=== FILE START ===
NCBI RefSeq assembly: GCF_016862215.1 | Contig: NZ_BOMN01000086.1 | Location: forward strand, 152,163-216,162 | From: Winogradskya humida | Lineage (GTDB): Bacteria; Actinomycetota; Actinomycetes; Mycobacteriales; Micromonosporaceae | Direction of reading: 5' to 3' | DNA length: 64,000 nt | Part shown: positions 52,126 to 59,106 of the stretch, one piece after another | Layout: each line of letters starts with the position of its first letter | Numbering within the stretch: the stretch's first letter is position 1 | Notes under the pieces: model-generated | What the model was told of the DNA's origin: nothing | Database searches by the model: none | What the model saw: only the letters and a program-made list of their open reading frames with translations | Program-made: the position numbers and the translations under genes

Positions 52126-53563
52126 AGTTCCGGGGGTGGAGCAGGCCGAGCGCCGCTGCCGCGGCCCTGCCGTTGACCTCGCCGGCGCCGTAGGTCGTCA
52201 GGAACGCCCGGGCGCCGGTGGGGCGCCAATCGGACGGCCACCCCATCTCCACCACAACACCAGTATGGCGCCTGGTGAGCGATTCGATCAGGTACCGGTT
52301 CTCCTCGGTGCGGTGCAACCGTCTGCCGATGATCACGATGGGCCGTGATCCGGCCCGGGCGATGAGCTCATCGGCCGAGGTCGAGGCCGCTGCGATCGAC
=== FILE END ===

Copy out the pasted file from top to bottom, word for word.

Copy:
NCBI RefSeq assembly: GCF_016862215.1 | Contig: NZ_BOMN01000086.1 | Location: forward strand, 152,163-216,162 | From: Winogradskya humida | Lineage (GTDB): Bacteria; Actinomycetota; Actinomycetes; Mycobacteriales; Micromonosporaceae | Direction of reading: 5' to 3' | DNA length: 64,000 nt | Part shown: positions 52,126 to 59,106 of the stretch, one piece after another | Layout: each line of letters starts with the position of its first letter | Numbering within the stretch: the stretch's first letter is position 1 | Notes under the pieces: model-generated | What the model was told of the DNA's origin: nothing | Database searches by the model: none | What the model saw: only the letters and a program-made list of their open reading frames with translations | Program-made: the position numbers and the translations under genes

Positions 52126-53563
52126 AGTTCCGGGGGTGGAGCAGGCCGAGCGCCGCTGCCGCGGCCCTGCCGTTGACCTCGCCGGCGCCGTAGGTCGTCA
52201 GGAACGCCCGGGCGCCGGTGGGGCGCCAATCGGACGGCCACCCCATCTCCACCACAACACCAGTATGGCGCCTGGTGAGCGATTCGATCAGGTACCGGTT
52301 CTCCTCGGTGCGGTGCAACCGTCTGCCGATGATCACGATGGGCCGTGATCCGGCCCGGGCGATGAGCTCATCGGCCGAGGTCGAGGCCGCTGCGATCGAC